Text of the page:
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Despite the dominance of scientific explanation in the modern world, at the beginning of the twenty-first century faith in miracles remains strong, particularly in resurgent forms of traditional religion. In Miracles, David L. Weddle examines how five religious traditions—Hinduism, Judaism, Buddhism, Christianity, and Islam—understand miracles, considering how they express popular enthusiasm for wondrous tales, how they provoke official regulation because of their potential to disrupt authority, and how they are denied by critics within each tradition who regard belief in miracles as an illusory distraction from moral responsibility.
In dynamic and accessible prose, Weddle shows us what miracles are, what they mean, and why, despite overwhelming scientific evidence, they are still significant today: belief in miracles sustains the hope that, if there is a reality that surpasses our ordinary lives, it is capable of exercising—from time to time—creative, liberating, enlightening, and healing power in our world.
“In a pluralistic world, Weddle presents an engaging study of what millions of religious people in the world believe about miracles even while others do not. This comprehensive history of miracles for both believers and skeptics should appeal not only to academics but also to anyone interested in the enigmas of faith.”
“Combines extensive comparative knowledge and understanding of major religious traditions with solid grounding in diverse modern philosophical understandings. Weddle argues that miracles do not go away under challenges from modern rational skepticism. Rather, they persist vigorously across the landscape of human experience and belief as ‘occasions of wonder.’”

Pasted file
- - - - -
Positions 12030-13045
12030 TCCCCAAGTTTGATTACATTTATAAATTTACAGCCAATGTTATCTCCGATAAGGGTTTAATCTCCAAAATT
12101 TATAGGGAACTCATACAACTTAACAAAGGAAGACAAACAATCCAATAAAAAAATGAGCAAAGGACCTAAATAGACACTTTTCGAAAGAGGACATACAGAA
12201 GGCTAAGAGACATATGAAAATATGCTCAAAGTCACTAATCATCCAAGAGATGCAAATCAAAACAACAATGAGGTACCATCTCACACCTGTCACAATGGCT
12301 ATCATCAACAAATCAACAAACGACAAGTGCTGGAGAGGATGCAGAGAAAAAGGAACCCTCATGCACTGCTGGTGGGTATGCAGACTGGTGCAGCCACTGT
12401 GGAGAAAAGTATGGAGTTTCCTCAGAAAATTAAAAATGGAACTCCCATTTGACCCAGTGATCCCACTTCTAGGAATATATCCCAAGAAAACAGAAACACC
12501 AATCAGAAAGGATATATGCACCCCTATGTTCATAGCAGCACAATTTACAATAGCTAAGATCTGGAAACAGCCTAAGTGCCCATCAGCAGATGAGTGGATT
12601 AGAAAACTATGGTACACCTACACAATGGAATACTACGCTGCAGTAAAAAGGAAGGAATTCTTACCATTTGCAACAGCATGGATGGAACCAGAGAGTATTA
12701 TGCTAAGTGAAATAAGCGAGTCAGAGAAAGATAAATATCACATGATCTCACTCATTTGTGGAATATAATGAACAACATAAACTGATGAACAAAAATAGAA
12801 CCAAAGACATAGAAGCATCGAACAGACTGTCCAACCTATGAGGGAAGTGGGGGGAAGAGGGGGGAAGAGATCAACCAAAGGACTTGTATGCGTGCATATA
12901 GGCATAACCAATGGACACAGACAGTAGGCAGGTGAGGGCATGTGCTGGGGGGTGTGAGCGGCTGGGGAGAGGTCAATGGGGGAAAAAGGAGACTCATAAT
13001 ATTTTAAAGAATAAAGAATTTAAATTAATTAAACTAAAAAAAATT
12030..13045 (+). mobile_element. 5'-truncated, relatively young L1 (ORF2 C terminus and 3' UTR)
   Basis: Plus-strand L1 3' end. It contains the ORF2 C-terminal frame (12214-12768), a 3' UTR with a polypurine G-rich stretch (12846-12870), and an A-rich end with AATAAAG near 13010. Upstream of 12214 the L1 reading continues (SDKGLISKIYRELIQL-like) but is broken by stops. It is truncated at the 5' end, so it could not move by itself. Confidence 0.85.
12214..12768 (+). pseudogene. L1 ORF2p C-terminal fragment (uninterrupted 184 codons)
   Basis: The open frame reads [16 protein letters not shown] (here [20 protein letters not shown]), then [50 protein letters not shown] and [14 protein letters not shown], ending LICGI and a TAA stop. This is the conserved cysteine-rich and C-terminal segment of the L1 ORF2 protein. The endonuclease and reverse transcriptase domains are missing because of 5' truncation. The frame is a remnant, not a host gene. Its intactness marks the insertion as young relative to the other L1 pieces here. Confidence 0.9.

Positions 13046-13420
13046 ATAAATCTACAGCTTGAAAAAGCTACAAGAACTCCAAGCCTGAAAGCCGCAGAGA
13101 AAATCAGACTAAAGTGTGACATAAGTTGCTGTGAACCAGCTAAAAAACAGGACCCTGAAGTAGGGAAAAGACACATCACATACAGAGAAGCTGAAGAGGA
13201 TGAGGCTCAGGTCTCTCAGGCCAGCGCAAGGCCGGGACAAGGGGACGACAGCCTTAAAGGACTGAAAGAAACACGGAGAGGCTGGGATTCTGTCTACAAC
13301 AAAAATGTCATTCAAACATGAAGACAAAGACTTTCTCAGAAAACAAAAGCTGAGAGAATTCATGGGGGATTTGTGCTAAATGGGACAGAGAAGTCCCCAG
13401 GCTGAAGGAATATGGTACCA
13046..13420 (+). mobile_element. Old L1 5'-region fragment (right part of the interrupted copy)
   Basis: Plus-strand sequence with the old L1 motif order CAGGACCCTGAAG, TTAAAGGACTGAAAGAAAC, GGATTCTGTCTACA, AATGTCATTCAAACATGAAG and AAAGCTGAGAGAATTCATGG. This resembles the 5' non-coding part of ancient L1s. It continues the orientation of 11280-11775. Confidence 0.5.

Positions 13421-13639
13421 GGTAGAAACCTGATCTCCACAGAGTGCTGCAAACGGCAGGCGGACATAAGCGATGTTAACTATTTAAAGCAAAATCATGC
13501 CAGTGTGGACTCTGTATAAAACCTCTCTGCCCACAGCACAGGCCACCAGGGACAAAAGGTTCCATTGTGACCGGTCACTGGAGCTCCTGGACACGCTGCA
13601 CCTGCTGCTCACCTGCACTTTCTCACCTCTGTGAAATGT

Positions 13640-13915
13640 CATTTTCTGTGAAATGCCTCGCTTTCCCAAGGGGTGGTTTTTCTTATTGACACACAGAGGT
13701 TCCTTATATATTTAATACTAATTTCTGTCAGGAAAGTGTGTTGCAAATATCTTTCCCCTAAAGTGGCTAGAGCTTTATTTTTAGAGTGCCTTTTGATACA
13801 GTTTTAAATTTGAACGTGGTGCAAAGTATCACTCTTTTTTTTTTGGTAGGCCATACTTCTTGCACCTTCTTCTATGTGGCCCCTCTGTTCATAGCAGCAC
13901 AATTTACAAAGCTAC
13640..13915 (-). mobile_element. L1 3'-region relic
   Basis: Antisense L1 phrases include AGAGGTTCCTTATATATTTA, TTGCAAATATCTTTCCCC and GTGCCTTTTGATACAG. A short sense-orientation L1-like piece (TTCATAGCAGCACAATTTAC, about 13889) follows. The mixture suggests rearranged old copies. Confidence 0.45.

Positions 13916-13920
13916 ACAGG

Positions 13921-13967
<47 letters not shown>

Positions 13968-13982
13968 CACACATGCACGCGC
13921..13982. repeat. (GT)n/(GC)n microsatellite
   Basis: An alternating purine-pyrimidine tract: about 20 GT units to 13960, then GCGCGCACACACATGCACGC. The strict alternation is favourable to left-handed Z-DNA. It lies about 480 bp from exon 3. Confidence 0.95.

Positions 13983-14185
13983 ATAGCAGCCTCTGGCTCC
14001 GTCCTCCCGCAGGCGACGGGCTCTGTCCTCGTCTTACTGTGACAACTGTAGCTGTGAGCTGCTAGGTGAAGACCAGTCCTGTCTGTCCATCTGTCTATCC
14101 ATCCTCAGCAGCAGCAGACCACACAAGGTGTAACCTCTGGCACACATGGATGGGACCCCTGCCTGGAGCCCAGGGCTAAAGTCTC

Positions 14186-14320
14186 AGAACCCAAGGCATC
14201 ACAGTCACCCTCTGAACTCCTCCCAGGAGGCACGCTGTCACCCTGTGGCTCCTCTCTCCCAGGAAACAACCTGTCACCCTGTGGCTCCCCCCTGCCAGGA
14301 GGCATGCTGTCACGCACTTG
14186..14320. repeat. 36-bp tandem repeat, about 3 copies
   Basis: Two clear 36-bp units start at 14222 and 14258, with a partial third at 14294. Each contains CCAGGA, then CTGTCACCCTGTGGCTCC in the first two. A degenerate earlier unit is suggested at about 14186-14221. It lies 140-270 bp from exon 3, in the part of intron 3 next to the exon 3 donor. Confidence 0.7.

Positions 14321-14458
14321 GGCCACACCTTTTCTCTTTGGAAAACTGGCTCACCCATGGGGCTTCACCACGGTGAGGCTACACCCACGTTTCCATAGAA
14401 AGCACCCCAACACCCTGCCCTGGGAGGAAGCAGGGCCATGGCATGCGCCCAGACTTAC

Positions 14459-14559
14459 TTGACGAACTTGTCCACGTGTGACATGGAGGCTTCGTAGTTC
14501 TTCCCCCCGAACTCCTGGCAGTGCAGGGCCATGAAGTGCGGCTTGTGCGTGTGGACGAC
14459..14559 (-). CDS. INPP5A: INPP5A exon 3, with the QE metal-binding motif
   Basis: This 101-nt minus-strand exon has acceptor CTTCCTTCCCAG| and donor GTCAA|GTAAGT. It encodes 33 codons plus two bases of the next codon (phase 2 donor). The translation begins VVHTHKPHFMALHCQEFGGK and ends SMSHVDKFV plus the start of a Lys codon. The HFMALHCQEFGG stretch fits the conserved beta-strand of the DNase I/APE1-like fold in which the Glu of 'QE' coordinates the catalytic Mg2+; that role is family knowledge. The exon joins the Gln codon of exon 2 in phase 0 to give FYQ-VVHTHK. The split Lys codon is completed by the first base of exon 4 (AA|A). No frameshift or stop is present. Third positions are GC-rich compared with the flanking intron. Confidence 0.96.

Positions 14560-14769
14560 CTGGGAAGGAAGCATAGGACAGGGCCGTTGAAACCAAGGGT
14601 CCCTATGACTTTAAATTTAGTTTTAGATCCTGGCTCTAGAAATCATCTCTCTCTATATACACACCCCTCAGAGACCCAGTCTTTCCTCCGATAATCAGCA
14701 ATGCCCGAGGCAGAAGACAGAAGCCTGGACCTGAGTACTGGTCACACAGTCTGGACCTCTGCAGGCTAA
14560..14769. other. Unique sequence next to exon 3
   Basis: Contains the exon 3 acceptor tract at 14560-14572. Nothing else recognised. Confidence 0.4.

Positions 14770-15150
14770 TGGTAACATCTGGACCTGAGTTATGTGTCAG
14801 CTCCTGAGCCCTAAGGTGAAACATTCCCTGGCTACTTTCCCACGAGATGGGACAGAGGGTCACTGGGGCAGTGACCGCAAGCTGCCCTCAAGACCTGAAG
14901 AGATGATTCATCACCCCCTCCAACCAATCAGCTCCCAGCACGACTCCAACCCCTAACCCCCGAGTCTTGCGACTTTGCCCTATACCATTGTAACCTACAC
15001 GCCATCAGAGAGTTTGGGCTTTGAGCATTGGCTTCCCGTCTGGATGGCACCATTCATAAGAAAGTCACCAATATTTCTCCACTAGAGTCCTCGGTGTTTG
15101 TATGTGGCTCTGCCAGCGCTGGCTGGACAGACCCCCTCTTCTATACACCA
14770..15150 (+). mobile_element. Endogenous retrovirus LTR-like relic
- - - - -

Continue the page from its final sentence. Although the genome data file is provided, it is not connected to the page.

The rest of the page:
-Frederick M. Denny,Professor Emeritus of Islamic Studies and History of Religions, University of Colorado at Boulder
“Provides a rich discussion of divine intervention as recounted in the traditions of the major world religions, East and West. A perfect text for a World Religions course, each chapter presents well chosen representative miracle narratives together with their interpretations in relation to the major thrust of the religion's teachings. This careful contextualization serves as a foundational text by supplying a fascinating lens through which to view the major theological tenets and sensibilities of each religious tradition.”
-Wendy Cotter,author of The Miracles of Greco-Roman Antiquity: A Sourcebook
“In Miracles: Wonder and Meaning in World Religions, David L. Weddle examines miracle stories from Hinduism, Judaism, Buddhism, Christianity, and Islam, explaining their significance in the context of those faith traditions and why they play such a pervasive role in religious belief.”
-Kacie Glenn,Chronicle Review